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Point of Wear Measurements

If you want to experience a higher level of differentiation in your eye care needs then you need to trust the expertise of an eye care professional. You will recognize the in store difference and experience when an eye care professional will help customize and personalize your eyeglasses by considering point of wear measurements for your visual needs. As lens technology advances, customized measurements is important to deliver the full potential of ophthalmic lenses that will enhance your visual performance and vision correction experience. Only through the use of accurate and precise position of wear measurements and values will you be able to enjoy the fullest visual benefit of your Optometrist’s prescription (Rx).

With the advancement of free form manufacturing, it is now possible for real time lens design optimization that considers every aspect of how an individual’s lenses are positioned in front of their eyes. In order for your lenses to be optimized to enhance your comfort requires your eye care professional to provide the most fitting parameters when completing your eyeglasses.

What is Position of Wear?

Position of wear (POW) describes how your fitted eyewear has repositioned the lenses compared to the lenses used to test your vision in the exam room.

Position of wear is not all about adjusting your eyewear or sunglasses to make them fit as comfortable as possible. Occasionally, some of us may feel if our frames are fitted in a specific way, we see better. A good adjustment can be a solution, but for best visual satisfaction requires analyzing the position of wear and measuring the points of wear.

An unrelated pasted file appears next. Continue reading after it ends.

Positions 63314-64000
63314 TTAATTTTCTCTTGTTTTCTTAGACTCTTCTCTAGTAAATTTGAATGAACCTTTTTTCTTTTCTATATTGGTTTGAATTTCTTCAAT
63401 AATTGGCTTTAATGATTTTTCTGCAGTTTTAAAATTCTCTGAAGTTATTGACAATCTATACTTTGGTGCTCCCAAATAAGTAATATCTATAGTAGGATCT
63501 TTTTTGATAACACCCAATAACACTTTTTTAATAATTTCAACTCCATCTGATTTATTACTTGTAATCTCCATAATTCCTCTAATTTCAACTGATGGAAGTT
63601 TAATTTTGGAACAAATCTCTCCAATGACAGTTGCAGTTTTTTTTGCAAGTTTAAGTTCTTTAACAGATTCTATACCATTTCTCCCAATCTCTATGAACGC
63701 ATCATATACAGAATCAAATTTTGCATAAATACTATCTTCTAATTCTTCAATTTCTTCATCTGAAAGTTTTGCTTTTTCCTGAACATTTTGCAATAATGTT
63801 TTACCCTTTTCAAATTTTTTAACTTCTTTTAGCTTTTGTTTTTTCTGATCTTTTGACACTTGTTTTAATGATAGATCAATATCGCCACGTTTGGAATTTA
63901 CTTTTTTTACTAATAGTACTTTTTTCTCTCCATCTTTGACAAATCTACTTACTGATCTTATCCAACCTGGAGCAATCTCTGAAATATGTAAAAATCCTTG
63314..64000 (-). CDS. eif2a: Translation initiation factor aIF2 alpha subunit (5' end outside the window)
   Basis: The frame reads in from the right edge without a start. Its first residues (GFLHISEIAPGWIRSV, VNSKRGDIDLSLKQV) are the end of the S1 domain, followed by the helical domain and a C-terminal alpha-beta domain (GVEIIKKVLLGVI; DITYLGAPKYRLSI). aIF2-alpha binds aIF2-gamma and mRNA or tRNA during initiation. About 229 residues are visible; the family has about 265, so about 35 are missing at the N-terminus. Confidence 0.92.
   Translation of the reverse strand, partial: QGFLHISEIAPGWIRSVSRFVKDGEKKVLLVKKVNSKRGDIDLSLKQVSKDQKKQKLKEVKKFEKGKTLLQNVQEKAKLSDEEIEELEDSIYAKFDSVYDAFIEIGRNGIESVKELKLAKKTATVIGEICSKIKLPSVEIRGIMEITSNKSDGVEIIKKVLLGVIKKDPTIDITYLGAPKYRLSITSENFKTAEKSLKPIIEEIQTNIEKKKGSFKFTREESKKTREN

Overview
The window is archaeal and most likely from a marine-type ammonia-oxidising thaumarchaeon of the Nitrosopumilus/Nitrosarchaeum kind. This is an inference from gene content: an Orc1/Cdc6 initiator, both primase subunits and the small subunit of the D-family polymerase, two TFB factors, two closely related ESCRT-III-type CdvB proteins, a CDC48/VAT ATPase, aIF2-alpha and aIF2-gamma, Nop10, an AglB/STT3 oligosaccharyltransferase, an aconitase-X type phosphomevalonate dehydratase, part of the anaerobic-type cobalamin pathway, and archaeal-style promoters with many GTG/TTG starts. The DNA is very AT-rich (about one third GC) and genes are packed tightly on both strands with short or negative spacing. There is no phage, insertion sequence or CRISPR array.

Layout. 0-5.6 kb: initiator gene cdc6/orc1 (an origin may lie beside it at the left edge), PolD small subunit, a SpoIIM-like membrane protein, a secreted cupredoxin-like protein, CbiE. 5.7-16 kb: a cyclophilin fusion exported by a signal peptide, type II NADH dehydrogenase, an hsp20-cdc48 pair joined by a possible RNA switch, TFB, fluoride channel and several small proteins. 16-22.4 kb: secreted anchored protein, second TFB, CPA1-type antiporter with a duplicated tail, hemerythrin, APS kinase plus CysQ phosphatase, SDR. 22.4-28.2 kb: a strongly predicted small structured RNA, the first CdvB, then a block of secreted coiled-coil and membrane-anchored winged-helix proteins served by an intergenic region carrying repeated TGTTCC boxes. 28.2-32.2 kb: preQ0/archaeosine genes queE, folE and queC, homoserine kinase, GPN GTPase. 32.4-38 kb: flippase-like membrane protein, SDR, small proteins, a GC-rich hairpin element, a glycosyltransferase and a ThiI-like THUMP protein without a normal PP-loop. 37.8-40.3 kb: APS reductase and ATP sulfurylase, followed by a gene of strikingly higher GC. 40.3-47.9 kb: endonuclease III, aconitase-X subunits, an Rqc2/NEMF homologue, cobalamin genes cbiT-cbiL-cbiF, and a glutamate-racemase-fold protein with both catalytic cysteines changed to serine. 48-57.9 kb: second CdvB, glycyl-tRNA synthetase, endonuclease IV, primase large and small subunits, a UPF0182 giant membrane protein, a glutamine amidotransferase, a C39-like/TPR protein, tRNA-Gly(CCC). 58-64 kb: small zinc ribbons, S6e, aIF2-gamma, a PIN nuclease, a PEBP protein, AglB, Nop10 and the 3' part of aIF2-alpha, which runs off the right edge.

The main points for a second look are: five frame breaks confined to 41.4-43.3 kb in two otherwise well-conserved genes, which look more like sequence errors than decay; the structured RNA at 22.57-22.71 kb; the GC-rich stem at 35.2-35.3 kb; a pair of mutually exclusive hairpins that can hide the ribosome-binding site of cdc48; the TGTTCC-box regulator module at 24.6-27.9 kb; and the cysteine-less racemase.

Benefits of Position of Wear

There has been significant increases in patient satisfaction when eye care professionals employ point of wear measurements. Optometrists have seen a significantly lower non-adapt rate when progressives are optimized with point of wear measurements. Since Opticians are noticing a variety of modern frame designs, shapes and styles, they can tell if visual performance will be affected if the lens selection and recommendations are not properly discussed. If you choose a frame with high wrap or a lot of pantascopic tilt, eye care professionals recommend that optimized lenses with proper measurements is essential to enhance visual performance and quality.

Types of Point of Wear Measurements and what to Expect

There are two ways to take point of wear measurements: manually and/or digitally. Before conducting the measurements, eye care professionals will make sure the frame style selected is properly fitted to the wearer’s preferred position. Once frame adjustments are made and the wearer is happy with the frame’s position, measurements can be taken.

Pupillary Distance (PD) – is the length between your eyes from your right to left corneal reflex when your eyes are fixated at a certain distance. There are generally two types: